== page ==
On Sunday, a pair of Las Vegas police officers was shot to death while eating lunch at a local CiCi’s Pizza. The two shooters then proceeded to a nearby Walmart, where they murdered another person before killing themselves in an apparent suicide pact.
Many details are still sketchy – there are reports, for example, that the shooters exchanged gunfire with a civilian who was carrying a concealed weapon – but one thing is clear even from the early coverage: this was an act of political violence. After stripping the murdered cops of their weapons, the shooters draped their bodies in a Gadsden flag. They reportedly shouted “This is a revolution!” during their rampage; authorities are investigating anti-government literature and paraphernalia including swastikas found in their home.
Early reporting from the Las Vegas Review Journal also indicates that the attackers bragged about participating in the recent standoff between Cliven Bundy and Bureau of Land Management representatives in Bunkerville, Nevada. It’s unclear in what capacity they participated and under what circumstances they left; one allegedly told a neighbor that he had been “kicked off.” When reached for comment, Bundy’s wife Carol told the Review Journal: “I have not seen or heard anything from the militia and others who have came to our ranch that would, in any way, make me think they had an intent to kill or harm anyone.”
It’s easy to call out the ludicrousness of Carol Bundy’s statement by observing that, during the standoff, militia pointed their weapons at Federal Agents, blockaded an interstate, set up armed checkpoints, and announced that they were “willing to do whatever it takes,” which included dying in a gunfight with the Feds. The manifestly threatening dimensions of what happened at Bunkerville are clear, and were clear from the start.
It’s also not hard to imagine what the response to this most recent incident will be, particularly on the right. The undeniable political dimensions of the killers’ terrorism will be discounted – it will become a singular incident, the isolated act of a pair of lone wolves. Then their personalities will come under the microscope, and their connections to others downplayed: They were just a pair of crazy tweakers, totally deluded. And finally we’ll throw our hands up in the air and lament the senselessness, the incoherence of it all, consigning Sunday’s killings to the remote abstraction of an act of nature. What a tragedy. Nothing to see here; move along.
Over twenty years ago, another standoff between a group of zealots and Federal authorities drew a similar gaggle of militia-minded supporters. They stuck to the sidelines, didn’t draw their weapons on anyone, didn’t kill any cops. But they were there, they watched, they waited, and they planned. You’ve probably heard of this standoff, and of one of the folks who watched from the sidelines. It was at Waco, Texas, and that person was named Timothy McVeigh. He even gave an interview to a reporter while he was there.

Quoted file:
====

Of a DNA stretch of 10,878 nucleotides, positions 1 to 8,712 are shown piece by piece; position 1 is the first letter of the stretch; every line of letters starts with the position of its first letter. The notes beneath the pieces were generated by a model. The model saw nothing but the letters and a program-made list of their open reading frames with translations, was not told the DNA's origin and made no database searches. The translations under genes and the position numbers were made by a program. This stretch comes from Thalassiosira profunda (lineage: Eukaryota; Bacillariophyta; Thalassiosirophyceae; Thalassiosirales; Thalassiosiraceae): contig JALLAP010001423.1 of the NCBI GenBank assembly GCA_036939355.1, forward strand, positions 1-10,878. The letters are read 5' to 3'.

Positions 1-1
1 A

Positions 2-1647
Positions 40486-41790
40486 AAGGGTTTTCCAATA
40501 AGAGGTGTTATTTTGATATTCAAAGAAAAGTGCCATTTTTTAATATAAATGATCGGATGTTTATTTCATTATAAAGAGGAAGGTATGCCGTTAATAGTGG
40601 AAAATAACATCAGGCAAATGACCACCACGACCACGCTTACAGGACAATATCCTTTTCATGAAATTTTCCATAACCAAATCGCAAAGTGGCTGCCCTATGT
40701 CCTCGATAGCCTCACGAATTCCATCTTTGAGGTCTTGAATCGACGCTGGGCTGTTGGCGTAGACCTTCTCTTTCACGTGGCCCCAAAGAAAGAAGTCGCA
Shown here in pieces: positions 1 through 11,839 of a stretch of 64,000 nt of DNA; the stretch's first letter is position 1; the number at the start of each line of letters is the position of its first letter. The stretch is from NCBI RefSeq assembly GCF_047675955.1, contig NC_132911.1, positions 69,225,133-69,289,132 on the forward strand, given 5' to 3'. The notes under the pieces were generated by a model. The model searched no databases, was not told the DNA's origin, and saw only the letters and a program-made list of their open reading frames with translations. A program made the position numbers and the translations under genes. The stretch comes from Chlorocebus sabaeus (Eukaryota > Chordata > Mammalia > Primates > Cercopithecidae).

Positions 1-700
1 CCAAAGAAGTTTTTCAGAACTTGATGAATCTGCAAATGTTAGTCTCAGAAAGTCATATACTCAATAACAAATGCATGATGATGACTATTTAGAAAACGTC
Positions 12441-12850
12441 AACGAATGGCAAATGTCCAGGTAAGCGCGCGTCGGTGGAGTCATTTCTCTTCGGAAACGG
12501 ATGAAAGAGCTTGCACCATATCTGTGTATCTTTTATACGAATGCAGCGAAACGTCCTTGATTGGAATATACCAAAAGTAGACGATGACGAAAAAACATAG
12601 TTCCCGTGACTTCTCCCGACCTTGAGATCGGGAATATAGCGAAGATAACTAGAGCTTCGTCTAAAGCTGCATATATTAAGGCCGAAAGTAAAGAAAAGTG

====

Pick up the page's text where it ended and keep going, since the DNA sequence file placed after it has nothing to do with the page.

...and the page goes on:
“The government is afraid of the guns people have because they have to have control of the people at all times. Once you take away the guns, you can do anything to the people. You give them an inch and they take a mile. I believe we are slowly turning into a socialist government…The government is continually growing bigger and more powerful, and the people need to prepare to defend themselves against government control.” McVeigh went on to quote “the U.S. Constitution and said U.S. armed forces should not be used against civilians, yet they were used against Koresh and his followers…[he said that] the Koresh standoff is only the beginning and that people should watch the government’s role and heed any warning signs.”
Back in 2009, when the Department of Homeland Security issued a report on domestic terrorism threats from right-wing extremists, the blowback was intense. John Boehner labeled the report “outrageous” and “offensive,” and demanded “an explanation for why [Homeland Security Secretary Janet Napolitano] has abandoned using the term ‘terrorist’ to describe those, such as al Qaeda, who are plotting overseas to kill innocent Americans, while her own Department is using the same term to describe American citizens who disagree with the direction Washington Democrats are taking our nation.” In response to that backlash, the DHS withdrew the report, and Napolitano was forced to apologize.
Five years later, folks at the Bundy ranch proudly wore outfits identifying themselves as “Domestic Terrorists.” And now two people who were there have committed an act of political violence in a Las Vegas strip mall.
Sure, the affair in Bunkerville may have attracted a lot of different people, many of whom Bundy and some of his erstwhile high-profile supporters might not like to be associated with – especially since some of the latter have now distanced themselves from Bundy himself. Maybe even some of those people were downright crazy, and got kicked off (although watching this and this, it’s clear that bar would have to be set pretty high.) But let’s not kid ourselves. This wasn’t an isolated incident. Wolves roam in packs.